Wednesday, December 8th, 2010 - 18:13
Wednesday, December 8, 2010 - 16:56
Last week, the National Commission on Fiscal Responsibility and Reform made recommendations to our leaders that identify savings opportunities to reduce the national debt. The opportunities target roughly the same time horizon as my report does and identifies nearly four times as much potential savings.
Last week, the National Commission on Fiscal Responsibility and Reform made recommendations to our leaders that identify savings opportunities to reduce the national debt. The opportunities target roughly the same time horizon as my report does and identifies nearly four times as much potential savings. As many of you have, I’ve read through the Commission’s proposal and found that it quantifies some very tough choices that our leaders have ahead of them.
The Commission makes several recommendations on policy, revenue generation and entitlement areas that the IBM report does not address. Examples include increasing support for vulnerable populations, adjusting programs slowly, and avoiding shocks that could impact the recovery of the US economy. The Commission also recommends some sweeping reforms for the tax code, and it encourages the White House and Congress to experience budget reductions as well. All of these recommendations represent serious changes to current practices and will significantly impact the debt. Citizens would benefit from education on the fine points of the proposals and dialogue with political leaders.
There are several key areas of overlap between the Commission’s recommendations and the IBM report. These areas focus on improving the operational performance of the Federal government such as the identification of assets that can be monetized – whether those assets are usage rights to the electromagnetic spectrum that could be auctioned to communications companies, energy that is publicly generated and could be sold at market rates, or publicly held real estate that could be rented, leased, or sold. Both proposals also agree that improper payments must be targeted and eliminated; not only do we have analytical capabilities to identify and prevent improper payments, but also we can no longer afford to spend an additional $200B sending them. Both proposals encourage adopting more efficient infrastructure, less travel, and targeting lower priority programs.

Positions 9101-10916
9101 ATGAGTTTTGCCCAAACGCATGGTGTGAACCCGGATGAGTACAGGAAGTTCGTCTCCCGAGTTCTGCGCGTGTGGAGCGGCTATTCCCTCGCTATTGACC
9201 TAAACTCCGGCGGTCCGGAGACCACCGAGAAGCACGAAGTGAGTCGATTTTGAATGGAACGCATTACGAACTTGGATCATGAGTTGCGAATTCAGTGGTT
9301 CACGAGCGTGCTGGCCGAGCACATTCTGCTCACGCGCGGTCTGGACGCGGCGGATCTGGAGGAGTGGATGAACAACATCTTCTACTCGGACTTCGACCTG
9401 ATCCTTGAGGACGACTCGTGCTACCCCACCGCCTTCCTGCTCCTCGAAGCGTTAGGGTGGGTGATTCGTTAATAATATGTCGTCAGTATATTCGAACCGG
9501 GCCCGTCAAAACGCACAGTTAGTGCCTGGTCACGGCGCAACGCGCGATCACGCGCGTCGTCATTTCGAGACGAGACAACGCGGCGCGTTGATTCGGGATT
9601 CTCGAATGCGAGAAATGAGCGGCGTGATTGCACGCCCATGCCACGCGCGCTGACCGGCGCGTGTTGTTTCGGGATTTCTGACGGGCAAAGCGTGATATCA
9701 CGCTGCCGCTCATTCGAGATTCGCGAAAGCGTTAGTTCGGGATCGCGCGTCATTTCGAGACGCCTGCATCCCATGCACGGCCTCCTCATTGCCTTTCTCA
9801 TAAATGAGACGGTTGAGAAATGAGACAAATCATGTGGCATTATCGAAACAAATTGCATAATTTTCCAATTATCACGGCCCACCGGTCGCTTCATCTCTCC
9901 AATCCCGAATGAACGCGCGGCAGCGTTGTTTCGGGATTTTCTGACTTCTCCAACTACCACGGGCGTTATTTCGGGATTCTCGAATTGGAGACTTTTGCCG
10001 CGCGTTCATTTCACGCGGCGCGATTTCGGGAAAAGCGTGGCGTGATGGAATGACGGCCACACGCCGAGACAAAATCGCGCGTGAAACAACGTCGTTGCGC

Additionally the IBM report assumes that the same commercial best practices that have allowed our organization (and many others) to improve their performance would make a significant impact on the performance of Federal government. We recommend the use of commercial best practices to target supply chain savings in the Healthcare and Defense agencies. We recommend central provisioning and consolidation of IT support. We recommend consolidation of field offices and greater use of electronic self service for future generations. We recommend greater use of shared services across departments, particularly for back office systems. We believe that these recommendations yield not only reduced costs but improve performance of the government’s mission.
I’ve provided a table comparing the two sets of recommendations; however, the recommendations are not mutually exclusive in any way. I’ll share similar comparisons of the other proposals in the coming weeks.
What is missing from the Commission’s recommendations is the link between recommended cost reductions and revenue enhancements and the improvement in performance of our Federal government. Cost reductions recommended by the Commission, if applied in the context of commercial best practice, will actually improve mission effectives and increase value of government. The Commission very effectively addresses the opportunity cost of not acting now; both the Commission’s report and IBM’s recommendations note the long term squeeze of all discretionary spending to pay the interest on the national debt. Information about the cost of not acting is very compelling, but not “news” for most Americans. Many changes will be needed to our investment mix in the next ten years to ensure that America remains globally competitive and that our government continues to improve the return from our tax dollar – in terms of improved services, mission effectives and operational performance. We’ll talk about some of those issues in greater depth in coming weeks as well.
In the interim, I look forward to your feedback…